TWO DUKIES PICK THE ACC
Volume XIII, Episode 14
January 6, 2010
NOT HURRYCLOWNS, BUT CYCLOWNS EDITION
Matt’s comments in blue.
duhomme's comments in red.
#5 DUKE (12-1, 1-0) v. IOWA STATE (10-3, 0-0 Big 12)
It’s off to Iowa State University at Chicago, Illinois (ISU-CI) in this “road” game. You know what? Some of you (read: all of you) are probably tired of my ranting on this particular topic, but I’m no prisoner of small-minded concerns like near-universal boredom with any particular topic. However, in a concession, we’ll try to keep this one quick.
I don’t think anyone disputes that it’s a good idea to play road games. However, I get the feeling that if Duke played an independent schedule, like Notre Dame does in football, the Blue Devils would never go to anyone’s opposing homecourt. And please, let’s retire the canard that eight ACC road games a year is puh-lenty of exposure to hostile atmospheres that helps build character. This season, in addition to the regularly scheduled (wow!!!) road games at Chapel Hill and College Park, Duke plays at Georgia Tech, North Carolina State, Clemson (all by January 23, interestingly), Boston College, Miami, and Virginia. Clemson aside, that’s just not a daunting gauntlet of ACC road games. Sure, Doug Flutie, Matt Ryan, and Randy Moss (BZZZZZZT - - does that guy care about anyone but himself? I don’t see him hanging out at too many Marshall games) will all be in attendance at the Count Forum, but Miami and Virginia’s new arenas are universally panned as relatively easy places for opponents to play, the ESA is a joke in terms of intimidating opposing squads, and the major danger at the Leakadome in Atlanta is interior flooding, not angry mobs.
Since that’s not a gauntlet, and since Duke will face hostile crowds for at least a couple more seasons (I think I can feel the tide of national anti-Duke hatred starting to shift a little bit - - can you?) in NCAA Tournament venues, I just don’t see how it can hurt to play true road OOC games. But they’re only allowed if they’re in Neeba arenas such as Madison Square Cameron and the Phone Booth in Washington. And so, every season, we miss a valuable opportunity to improve the toughness of the squad. It’s just a shame.
This game, of course, reminds me of when it was announced a few years back that Duke would play at Iowa in the Big Ten Challenge. Wow! Since I like Iowa quite a bit, and have always wanted to see a game at Carver-Hawkeye, I got all excited . . . until Coach K asked if Iowa would play the game at its, uh, alternate home court in, errr, the largest city in nearby Illinois. For some reason, Iowa said yes, and that was the end of that. The location of this game isn’t nearly as ridiculous, since it’s a one-shot and not a replacement for what should have been a solid character-builder, but it’s still a touch silly. And please, don’t mistake me - - I’m a huge fan of Jon Scheyer, who’s obviously the ACC POY favorite right now, and should draw first-team All-America consideration. The Scheyers (among the nicest people around, by all accounts) have reportedly obtained about 500 tickets for this one, and I’m sure Chris Collins and the head man himself will have plenty of personal acquaintances in attendance as well. I’m very glad that we got Jon a “homecoming game;” it's fantastic. It’s just too bad that Coach K keeps making what I think is a big mistake, or missing big opportunities, and making Duke look foolish in the process.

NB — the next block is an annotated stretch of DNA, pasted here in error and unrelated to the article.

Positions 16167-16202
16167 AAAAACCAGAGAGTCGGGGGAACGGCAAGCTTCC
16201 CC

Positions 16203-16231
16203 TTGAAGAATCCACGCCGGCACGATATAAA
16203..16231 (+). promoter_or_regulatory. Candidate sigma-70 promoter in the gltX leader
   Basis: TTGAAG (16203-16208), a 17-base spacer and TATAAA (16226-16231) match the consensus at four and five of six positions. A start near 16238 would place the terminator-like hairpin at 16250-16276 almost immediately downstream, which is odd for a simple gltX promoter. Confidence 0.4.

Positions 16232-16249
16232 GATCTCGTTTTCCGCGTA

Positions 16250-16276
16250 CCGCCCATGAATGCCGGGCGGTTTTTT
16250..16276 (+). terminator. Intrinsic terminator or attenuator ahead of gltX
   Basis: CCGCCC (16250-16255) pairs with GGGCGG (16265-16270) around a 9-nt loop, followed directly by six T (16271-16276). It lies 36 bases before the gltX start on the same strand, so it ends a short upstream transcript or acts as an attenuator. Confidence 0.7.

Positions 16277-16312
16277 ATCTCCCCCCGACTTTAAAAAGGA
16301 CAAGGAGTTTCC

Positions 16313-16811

It is worth noting that if you do play true road OOC games, you should probably make sure that your team does not absolutely smell to high, baby-blue heaven. Try these steps:
(1) DO have a 20-board advantage
(2) DO have the officials completely in your pocket
(3) DO NOT require an extra period of play in order to cap your sole triple
(4) DO NOT put one of the worst ACC backcourts since, well, Boone and Morrison on the wood
(5) DO NOT be coached by an unbalanced individual
One thing (of many) that’s funny about UNC-CH’s absolutely ridiculous loss to CoC is that UNC-CH fans just loooooooooove them some true road OOC games, because it gives them an easy opportunity to diss Duke. (Yet another reason to authorize some true OOC road games - - to take that line of attack away, although perhaps we just shouldn’t care what Toolfans think.) But after this one, how much do you want to bet that all of a sudden, Tool partisoids become a bit less sanguine about playing in hostile gyms outside the cozy confines of their Swoffy-run conference? Yep - - funny. And that sound you hear is fervent, crazed backpedaling among the Bilases of the world. I know it already seems like four lifetimes ago, but remember, at the beginning of the season, nearly every mediot was prepared to defend the concept of a UNC-CH repeat in a deathmatch, if necessary. The ACC championship? Please! That was a foregone conclusion. According to these worthies, all of this wasn’t just a viable proposition, it was a possibility that grabbed you by the lapels, brandished a weapon in the Wizards’ locker room to show you that it was serious, and DEMANDED your attention, by jiminy!